Stevie and God
In this page I explore some of Stevie Smith’s religious beliefs and some of her poems which touch on religion.
God was always important to Stevie: when she was young she belonged to the Anglican Church and she recognised ‘a cheerfulness and courage in the church community, and modesty in doing good, she wanted to believe in a loving God, but she came to the conclusion that it was morally right and necessary to reject Christianity. Her religious poems reflect the tension between her desire to believe in the Christian God and her belief that Christianity was seriously flawed.
Stevie explores the Christian religion with an intensity which is unusual in the multicultural and generally secular society of the UK today. However in the interval between the two world wars many other writers were also preoccupied with religion. Some, including Graham Green, Evelyn Waugh, and T S Eliot, started off as strongly agnostic and then converted to the Catholic Church. As Stevie put it, ‘ there was what might be called a stampede of the sensitive and the intellectual person away from the vulgarities of the secular world into the Catholic Church.’ George Orwell, (in the essay Notes on Nationalism) wrote in 1941 that in the 20’s and 30’s ‘political Catholicism' was in the place that Communism occupied in 1941. I think this can be interpreted as meaning that political Catholicism was a militant ideology espoused by a number of intellectuals. A number of other writers, C S Lewis and WH Auden were devout members of the Protestant church.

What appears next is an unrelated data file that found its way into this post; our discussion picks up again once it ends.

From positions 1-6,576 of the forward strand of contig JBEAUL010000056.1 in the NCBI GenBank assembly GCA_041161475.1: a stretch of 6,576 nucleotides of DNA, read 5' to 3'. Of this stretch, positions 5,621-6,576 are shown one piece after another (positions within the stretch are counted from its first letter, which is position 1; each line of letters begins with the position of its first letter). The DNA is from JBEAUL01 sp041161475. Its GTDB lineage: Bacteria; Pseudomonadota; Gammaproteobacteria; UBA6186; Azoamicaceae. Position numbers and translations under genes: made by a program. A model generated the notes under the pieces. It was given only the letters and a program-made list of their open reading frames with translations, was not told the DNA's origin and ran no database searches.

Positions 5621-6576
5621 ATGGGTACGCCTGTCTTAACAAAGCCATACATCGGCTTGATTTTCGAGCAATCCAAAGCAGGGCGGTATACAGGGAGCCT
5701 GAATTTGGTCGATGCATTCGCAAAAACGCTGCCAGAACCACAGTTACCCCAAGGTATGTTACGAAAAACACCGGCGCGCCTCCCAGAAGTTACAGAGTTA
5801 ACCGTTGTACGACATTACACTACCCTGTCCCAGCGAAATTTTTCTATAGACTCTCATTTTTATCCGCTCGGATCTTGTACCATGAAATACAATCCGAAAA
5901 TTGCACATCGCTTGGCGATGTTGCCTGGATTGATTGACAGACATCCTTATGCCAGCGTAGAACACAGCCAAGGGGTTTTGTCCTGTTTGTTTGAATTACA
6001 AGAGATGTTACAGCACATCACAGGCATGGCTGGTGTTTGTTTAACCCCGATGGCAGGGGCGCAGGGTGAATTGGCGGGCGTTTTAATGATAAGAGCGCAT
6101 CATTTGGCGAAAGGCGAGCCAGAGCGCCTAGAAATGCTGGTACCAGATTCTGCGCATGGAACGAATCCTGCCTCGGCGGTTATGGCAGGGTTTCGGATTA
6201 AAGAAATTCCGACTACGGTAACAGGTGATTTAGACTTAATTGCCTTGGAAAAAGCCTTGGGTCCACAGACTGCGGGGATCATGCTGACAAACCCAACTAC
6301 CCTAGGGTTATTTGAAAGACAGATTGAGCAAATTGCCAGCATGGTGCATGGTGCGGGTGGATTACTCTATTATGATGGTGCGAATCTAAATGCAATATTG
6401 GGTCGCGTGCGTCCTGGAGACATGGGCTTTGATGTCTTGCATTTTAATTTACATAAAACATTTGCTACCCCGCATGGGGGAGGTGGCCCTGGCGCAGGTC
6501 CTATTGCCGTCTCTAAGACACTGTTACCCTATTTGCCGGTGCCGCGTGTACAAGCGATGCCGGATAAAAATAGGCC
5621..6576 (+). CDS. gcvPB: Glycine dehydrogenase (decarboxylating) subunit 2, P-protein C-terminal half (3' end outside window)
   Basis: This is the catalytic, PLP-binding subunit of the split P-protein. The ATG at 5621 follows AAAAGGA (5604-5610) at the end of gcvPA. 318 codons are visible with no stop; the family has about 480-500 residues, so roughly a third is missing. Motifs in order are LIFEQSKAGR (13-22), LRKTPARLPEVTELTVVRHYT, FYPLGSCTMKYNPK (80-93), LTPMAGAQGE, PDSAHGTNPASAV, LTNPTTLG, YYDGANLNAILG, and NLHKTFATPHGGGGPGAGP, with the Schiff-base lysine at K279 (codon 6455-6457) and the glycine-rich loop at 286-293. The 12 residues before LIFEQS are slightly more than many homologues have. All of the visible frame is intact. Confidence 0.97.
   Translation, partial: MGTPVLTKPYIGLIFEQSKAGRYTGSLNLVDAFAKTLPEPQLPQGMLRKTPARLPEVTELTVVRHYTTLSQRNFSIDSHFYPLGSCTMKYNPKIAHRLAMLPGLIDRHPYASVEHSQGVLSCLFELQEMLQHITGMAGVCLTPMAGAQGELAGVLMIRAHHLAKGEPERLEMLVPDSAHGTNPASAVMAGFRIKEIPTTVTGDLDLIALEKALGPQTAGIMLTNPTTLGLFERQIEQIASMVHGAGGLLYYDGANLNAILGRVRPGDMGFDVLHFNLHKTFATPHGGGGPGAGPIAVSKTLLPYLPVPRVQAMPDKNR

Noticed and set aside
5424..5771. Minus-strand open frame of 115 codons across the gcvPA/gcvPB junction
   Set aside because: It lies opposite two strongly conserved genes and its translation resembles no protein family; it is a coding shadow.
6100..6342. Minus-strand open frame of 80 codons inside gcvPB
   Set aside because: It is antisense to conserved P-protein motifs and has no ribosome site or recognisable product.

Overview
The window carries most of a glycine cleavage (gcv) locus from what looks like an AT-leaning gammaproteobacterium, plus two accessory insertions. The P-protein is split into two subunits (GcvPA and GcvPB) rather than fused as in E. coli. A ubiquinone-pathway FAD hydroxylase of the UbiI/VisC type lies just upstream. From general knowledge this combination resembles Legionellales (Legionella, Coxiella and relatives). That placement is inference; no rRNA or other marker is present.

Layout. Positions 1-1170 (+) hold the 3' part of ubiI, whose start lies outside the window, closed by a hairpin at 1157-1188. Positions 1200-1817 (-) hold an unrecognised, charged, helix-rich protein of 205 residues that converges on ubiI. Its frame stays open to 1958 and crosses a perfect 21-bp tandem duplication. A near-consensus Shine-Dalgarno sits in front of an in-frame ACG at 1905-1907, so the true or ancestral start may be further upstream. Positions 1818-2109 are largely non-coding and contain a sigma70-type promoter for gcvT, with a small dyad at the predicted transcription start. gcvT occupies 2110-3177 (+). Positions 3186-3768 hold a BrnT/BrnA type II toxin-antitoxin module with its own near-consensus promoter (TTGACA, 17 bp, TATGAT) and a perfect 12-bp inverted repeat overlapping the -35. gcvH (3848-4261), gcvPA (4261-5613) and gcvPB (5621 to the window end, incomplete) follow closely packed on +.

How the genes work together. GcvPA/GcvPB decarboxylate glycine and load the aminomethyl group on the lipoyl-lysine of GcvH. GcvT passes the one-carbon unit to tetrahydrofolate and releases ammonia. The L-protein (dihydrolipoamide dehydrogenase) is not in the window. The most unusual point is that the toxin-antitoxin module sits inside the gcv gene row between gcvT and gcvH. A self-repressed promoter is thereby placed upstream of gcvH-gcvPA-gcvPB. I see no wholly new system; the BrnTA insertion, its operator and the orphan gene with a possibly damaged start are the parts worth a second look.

In her childhood Stevie loved the ceremonies of the church; psalms and hymns are often echoed in her poems. After her mother’s death when Stevie was sixteen, Stevie and her sister Molly were introduced to the Roman Catholic Church by a relative. Aunt disapproved strongly but in spite of this Molly joined the Catholic church a few years later. Molly wrote that...